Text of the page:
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Image by futureshape via FlickrDigital music is the future of the recording industry but sometimes you wonder if we'll make it to the future with all of the fighting that takes place over licensing.

The online music market is no stranger to disputes and the latest is resulting in premium music videos on YouTube being turned off for UK users.

Thanks to the inability of YouTube and the Performing Right Society (PRS) to reach an agreement, thousands of music videos on YouTube are unavailable or will soon become unavailable in the UK.

As usual, both parties are blaming each other, which YouTube calling the situation "regrettable" and the Performing Right Society claiming to be "outraged... shocked and disappointed".

According to the PRS, YouTube was offering to pay far less to songwriters and composers than it has been. The PRS felt that this was especially unfair since YouTube has only grown in popularity and should thus be making more money according to the PRS' logic.

YouTube, on the other hand, said that the PRS was asking for a "prohibitive" increase in royalties that put YouTube at a loss for every music video streamed. YouTube also complained that it was unclear who the new agreement would cover.

So who's to blame?

As is probably obvious to everybody these days: both parties. Members of the recording industry can't come to terms with the idea that 'fair' is relative and that the 'fair' of the pre-digital era may not be the same as 'fair' today. The economics of the business have changed and whether it's fair or not is beside the point. Pragmatism is required.

At the same time, Google's comment that "by setting rates that don't allow new business models to flourish, nobody wins" really translates to "we still haven't figured out how to make money from YouTube". YouTube can't expect that rights holders are forever going to peg the value of their licensing rights to whatever price gives YouTube the ability to profit.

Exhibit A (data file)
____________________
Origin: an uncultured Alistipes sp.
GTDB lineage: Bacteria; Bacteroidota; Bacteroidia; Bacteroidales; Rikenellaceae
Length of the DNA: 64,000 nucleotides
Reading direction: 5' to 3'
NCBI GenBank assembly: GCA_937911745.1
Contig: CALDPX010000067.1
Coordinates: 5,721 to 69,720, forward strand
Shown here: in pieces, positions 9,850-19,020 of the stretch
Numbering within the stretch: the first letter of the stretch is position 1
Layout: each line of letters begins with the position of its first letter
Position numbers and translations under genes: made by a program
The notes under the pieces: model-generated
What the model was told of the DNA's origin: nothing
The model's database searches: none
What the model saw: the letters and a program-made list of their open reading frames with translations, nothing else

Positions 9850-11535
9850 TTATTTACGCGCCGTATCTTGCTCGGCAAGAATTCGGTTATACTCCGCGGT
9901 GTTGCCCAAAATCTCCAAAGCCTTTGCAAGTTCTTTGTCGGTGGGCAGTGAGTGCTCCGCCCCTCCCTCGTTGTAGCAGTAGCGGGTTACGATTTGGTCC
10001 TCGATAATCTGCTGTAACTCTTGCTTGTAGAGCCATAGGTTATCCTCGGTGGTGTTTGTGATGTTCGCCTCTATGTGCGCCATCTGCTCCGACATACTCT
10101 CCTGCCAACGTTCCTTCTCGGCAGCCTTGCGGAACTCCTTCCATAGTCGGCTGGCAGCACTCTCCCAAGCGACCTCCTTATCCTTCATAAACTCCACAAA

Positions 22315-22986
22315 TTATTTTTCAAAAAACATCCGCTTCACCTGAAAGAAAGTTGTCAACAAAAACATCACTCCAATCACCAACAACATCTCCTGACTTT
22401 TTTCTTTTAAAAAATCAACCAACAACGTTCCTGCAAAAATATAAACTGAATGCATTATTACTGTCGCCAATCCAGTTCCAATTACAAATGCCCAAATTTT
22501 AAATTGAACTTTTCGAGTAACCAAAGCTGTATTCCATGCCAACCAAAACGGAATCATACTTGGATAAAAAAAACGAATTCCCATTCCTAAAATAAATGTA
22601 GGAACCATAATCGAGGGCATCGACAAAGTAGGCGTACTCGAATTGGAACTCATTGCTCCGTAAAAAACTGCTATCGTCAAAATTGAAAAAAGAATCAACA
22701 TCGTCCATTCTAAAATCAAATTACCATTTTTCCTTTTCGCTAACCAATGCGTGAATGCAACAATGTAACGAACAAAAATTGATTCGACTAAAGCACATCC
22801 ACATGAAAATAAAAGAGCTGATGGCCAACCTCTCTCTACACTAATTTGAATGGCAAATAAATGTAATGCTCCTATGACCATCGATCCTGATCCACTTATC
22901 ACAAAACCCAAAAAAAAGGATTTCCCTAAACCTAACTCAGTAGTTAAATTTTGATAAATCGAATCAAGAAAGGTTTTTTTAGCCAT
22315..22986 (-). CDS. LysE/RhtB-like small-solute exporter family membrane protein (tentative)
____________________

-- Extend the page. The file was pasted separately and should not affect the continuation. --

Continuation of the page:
Stuck in the middle of this tug of war is the consumer, of course. Unfortunately the situation highlights the fact that despite all the progress that has been made in the online music space, the parties who can make or break the market haven't really come that far.

UK users won't be able to access premium music videos for x hours or days and the PRS and YouTube will come to some sort of agreement, begging the question: "why couldn't you guys have just worked it out in the first place?" Maybe one of these days we'll find an answer.

[Image by futureshape via Flickr. Some rights reserved.]

Patricio Robles

Published 10 March, 2009 by Patricio Robles

Patricio Robles is a tech reporter at Econsultancy. Follow him on Twitter.

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